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Discussion Starter · #1 · (Edited)
I recently completed installing a compressor / air tank / remotely controlled air bag system / on my truck. The compressor and tank reside on an aluminum diamond plate deck suspended between the frame rails just below the radiator. The aluminum suspension components (brackets and bolts) are insulated from the steel frame rails in order to prevent corrosion due to current transfer between dissimilar materials.

Tank pressure is maintained between 110 and 150 PSI in the 2-1/2 gallon tank by a combination relay / pressure switch that is activated by a “keyed” 12 volt line. The tank and compressor are both manufactured by Viair. The compressor is rated to operate up to a 33% duty cycle at 4 CFM / 90 PSI. A quick release chuck is connected to one of the tank ports for emergency tire inflation. A pressure regulator is connected to another. The regulator is set to send 90 PSI to the control mechanism for the air bags.

Pressure in the AirLift 5000 air bags is regulated by a (modified) remotely controlled AirLift “Wireless Air” system. Stock AirLift “Wireless Air” system components normally consist of a sun visor mounted remote unit with a digital display, a compressor sufficient to provide up to 100 PSI to a set of air bags, a relay / wiring harness, and a manifold configured with an inlet port and two outlet ports. The manifold is controlled by the sun visor mounted remote. In my modified configuration the AirLift compressor was replaced by an air solenoid valve.

The wiring harness and solenoid were mounted in a cast aluminum “Project Box” and the manifold was mounted onto an aluminum bracket, both of which are located on the inside of the rocker panel about the middle of the rear door on the drivers side. The manifold mount is pop riveted directly to the body shell, however the project box is mounted onto battens that have countersunk mounting screws installed. The countersunk screws are prevented from turning in the battens by the use of backing nuts between the batten itself and the back of the project box. The battens are, in turn, pop riveted to the body shell. This allows for easily removing the whole project box or just the components if any maintenance is required.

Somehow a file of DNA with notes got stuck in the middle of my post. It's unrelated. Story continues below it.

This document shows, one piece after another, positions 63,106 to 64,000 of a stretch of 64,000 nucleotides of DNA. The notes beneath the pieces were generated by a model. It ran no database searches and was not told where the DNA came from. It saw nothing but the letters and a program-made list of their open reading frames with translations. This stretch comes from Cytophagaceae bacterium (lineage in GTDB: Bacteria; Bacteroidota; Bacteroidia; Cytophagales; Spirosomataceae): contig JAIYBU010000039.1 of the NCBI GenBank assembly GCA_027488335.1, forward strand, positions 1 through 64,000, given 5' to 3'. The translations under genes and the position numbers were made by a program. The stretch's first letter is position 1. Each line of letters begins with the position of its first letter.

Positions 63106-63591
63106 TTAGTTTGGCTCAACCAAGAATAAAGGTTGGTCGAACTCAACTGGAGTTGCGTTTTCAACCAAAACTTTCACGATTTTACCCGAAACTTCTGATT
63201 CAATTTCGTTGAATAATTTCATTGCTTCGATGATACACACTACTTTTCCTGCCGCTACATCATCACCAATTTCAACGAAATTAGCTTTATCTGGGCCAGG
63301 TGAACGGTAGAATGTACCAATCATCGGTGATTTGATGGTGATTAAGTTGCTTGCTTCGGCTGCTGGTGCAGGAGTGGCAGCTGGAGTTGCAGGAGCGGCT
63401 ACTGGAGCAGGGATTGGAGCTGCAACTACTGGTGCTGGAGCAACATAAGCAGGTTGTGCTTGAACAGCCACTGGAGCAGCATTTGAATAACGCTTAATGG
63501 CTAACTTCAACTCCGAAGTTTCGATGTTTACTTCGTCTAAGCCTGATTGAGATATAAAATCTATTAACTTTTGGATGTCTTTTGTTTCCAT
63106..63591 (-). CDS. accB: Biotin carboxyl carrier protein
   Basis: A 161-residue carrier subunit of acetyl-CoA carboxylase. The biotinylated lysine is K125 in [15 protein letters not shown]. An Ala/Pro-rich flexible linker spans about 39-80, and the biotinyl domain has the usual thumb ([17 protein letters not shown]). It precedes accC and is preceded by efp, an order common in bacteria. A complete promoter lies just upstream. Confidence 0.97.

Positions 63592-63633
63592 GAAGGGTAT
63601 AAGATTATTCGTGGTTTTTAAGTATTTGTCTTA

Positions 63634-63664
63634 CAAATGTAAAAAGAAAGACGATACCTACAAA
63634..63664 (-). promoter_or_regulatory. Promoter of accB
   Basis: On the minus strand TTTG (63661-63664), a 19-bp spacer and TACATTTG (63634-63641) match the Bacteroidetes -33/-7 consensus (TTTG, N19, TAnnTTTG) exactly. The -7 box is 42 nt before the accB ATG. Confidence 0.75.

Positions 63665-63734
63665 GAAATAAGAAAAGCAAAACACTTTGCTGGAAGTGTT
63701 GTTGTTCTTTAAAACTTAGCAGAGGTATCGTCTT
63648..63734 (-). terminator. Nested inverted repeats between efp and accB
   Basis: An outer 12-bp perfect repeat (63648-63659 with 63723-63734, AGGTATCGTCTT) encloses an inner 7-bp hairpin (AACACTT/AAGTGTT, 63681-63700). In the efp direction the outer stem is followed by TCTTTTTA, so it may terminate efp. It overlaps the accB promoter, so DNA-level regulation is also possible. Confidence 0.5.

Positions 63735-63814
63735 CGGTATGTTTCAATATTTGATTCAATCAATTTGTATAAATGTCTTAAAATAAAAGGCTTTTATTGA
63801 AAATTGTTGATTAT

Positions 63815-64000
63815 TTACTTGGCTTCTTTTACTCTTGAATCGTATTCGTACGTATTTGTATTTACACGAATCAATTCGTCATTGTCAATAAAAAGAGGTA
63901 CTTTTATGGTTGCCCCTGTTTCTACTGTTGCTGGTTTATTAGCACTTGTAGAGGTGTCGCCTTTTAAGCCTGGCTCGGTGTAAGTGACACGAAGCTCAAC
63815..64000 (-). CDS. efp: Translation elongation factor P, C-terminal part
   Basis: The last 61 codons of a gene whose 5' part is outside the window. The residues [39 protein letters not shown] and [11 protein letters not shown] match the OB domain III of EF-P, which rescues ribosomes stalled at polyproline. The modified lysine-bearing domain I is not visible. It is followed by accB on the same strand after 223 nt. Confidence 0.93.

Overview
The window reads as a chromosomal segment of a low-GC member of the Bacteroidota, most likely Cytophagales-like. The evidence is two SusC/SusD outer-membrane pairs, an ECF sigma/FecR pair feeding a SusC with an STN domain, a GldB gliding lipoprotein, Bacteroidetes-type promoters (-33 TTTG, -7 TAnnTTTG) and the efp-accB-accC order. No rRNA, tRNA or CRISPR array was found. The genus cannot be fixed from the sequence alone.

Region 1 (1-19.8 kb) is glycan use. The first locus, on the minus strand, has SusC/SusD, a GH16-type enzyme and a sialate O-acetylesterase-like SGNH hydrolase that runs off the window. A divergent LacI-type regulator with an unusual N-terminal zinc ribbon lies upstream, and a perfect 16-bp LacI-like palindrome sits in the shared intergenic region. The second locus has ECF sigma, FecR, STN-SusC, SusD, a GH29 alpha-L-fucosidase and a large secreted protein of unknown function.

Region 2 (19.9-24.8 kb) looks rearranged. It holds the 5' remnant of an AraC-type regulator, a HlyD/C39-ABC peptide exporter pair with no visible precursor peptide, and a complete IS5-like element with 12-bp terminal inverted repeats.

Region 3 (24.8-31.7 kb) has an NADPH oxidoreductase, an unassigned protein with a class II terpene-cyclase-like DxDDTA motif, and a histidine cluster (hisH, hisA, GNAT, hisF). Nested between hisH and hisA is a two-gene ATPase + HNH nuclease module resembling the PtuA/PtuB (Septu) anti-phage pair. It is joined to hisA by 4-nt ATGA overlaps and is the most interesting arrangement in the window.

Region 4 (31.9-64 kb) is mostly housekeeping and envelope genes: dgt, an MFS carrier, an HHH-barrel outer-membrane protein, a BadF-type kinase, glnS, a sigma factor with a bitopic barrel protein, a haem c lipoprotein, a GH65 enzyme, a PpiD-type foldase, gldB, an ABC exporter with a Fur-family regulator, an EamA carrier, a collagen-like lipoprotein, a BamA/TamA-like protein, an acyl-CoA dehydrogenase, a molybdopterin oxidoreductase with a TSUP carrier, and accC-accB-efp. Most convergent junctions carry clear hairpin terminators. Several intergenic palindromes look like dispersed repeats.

Special thanks go to Donovan at Suspension Connection for working with me to recommend products and to set me up with a “custom” configuration, also to Top Fuel Harley Pilot Greg Groves for cutting out the aluminum plate, my neighbor Mike for advice, Troy, Service Department Manager at Hayes Instrument Company, for checking my wiring ideas, and the expert help at AirLift provided by Ben, Chris, and Walt for outstanding technical support.

A photographic essay with brief comments (above the relevant pictures) follows.

Here's one of the air bags that needs controlling. The air bags, tailpipe modification, and anti sway bar were earlier projects.


This looks like a likely place for a compressor and air tank.


First, a cardboard pattern.


Next, a luan plywood pattern / test piece.
I installed this and drove for many miles on hot summer days to make sure no heating problems cropped up.


Heating test complete - now the aluminum plate. That wooden creeper in the background is one more hard item to find nowadays! I got this one from Car Quest.


Insulated bolt and bracket.


Test run.


View from top.


Pressure regulator and relay / pressure switch view. It's not real easy to find a spot to put anything on a modern vehicle.


Countersunk screws with backing nuts holding battens on project box.


Relay harness and solenoid.


I just want to play - does he ALWAYS work on that truck?